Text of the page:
Late last week, U.S. District Court Judge Earl Britt lifted a gag order on communications related to nuisance lawsuits filed against more than two dozen North Carolina hogs farms.
The judge issued the gag order in late June as the second nuisance trial was wrapping up. He imposed it on the parties, lawyers and potential witnesses in the lawsuits. The judge said a “significant increase in trial publicity” and the “volume and scope of prejudicial publicity” about the first two cases – one decided in early May and the other two days after the gag order was implemented – could taint future cases.
Britt lifted the order before the U.S. Court of Appeals for the Fourth Circuit in Richmond, Va., could rule on a petition to overturn and vacate it.
In early August, the National Pork Producers Council (NPPC) and the North Carolina Pork Council (NCPC) filed a friend-of-the-court brief with the Court of Appeals, asking it to overrule the District Court’s prior restraint on speech, noting that, “All but the most carefully crafted, narrow gag orders are unconstitutional.”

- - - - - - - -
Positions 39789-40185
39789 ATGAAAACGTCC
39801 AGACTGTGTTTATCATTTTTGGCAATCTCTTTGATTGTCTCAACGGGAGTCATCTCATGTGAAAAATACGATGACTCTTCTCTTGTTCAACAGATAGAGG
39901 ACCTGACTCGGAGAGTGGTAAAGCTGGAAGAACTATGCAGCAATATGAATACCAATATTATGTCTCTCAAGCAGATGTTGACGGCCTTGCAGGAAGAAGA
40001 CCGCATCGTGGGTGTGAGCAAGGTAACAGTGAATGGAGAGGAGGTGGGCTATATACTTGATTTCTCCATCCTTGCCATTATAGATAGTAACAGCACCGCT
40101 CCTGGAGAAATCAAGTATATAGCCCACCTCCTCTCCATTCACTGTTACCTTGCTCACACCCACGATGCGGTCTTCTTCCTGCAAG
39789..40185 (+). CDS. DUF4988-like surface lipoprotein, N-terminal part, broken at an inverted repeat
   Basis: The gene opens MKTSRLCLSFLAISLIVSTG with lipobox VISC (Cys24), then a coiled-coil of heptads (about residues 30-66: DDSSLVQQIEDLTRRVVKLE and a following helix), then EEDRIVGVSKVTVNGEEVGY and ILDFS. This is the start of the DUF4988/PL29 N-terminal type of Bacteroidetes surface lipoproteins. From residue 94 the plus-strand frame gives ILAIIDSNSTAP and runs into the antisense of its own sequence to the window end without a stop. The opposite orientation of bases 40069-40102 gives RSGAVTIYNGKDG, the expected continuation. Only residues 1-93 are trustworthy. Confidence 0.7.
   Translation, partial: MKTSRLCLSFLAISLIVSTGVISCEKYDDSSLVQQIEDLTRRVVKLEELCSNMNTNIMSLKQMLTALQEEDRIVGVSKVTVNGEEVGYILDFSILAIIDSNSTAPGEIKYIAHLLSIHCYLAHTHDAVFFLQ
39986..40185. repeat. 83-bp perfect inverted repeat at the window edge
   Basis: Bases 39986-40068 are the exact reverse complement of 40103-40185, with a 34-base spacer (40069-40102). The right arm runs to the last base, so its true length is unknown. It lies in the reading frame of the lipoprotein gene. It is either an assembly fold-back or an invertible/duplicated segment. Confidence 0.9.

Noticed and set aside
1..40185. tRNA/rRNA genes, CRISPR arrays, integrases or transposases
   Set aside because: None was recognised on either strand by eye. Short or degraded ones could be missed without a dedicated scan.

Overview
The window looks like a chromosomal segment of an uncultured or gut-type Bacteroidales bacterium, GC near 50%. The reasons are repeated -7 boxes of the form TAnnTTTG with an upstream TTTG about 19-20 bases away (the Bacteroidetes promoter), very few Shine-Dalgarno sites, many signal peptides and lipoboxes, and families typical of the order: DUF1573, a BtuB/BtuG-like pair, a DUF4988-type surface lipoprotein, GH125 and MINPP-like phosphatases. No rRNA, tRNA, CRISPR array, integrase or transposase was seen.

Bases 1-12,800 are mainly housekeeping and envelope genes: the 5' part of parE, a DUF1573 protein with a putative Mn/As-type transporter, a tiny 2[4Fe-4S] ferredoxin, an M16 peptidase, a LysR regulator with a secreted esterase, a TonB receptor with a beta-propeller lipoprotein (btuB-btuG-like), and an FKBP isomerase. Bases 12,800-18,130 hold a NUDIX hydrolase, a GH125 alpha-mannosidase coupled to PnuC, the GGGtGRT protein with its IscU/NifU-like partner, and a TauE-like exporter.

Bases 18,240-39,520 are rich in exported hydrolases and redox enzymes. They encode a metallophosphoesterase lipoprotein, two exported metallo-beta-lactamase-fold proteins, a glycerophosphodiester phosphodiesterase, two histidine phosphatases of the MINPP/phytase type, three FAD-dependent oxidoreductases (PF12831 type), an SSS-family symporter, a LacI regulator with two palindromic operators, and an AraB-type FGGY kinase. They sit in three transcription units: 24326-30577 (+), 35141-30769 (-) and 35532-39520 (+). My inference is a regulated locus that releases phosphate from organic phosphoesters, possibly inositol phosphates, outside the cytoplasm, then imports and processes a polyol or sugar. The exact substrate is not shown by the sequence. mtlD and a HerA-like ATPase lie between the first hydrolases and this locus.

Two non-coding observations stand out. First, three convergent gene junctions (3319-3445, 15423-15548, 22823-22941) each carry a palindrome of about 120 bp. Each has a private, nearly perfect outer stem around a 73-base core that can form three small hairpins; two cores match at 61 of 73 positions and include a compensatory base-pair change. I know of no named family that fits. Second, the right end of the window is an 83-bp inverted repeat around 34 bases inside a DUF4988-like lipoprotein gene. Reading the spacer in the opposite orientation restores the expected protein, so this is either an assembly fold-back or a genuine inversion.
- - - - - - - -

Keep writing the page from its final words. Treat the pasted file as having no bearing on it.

NPPC and NCPC argued that there is no compelling need for the gag order. In addition, the District Court did not consider alternatives to the order (including the jury selection process or jury instructions), the order is overbroad and vague, and it won’t be effective.
On the latter point, they said it’s “not reasonable to think that any gag order will reduce coverage of these cases or blunt the public’s interest” in them.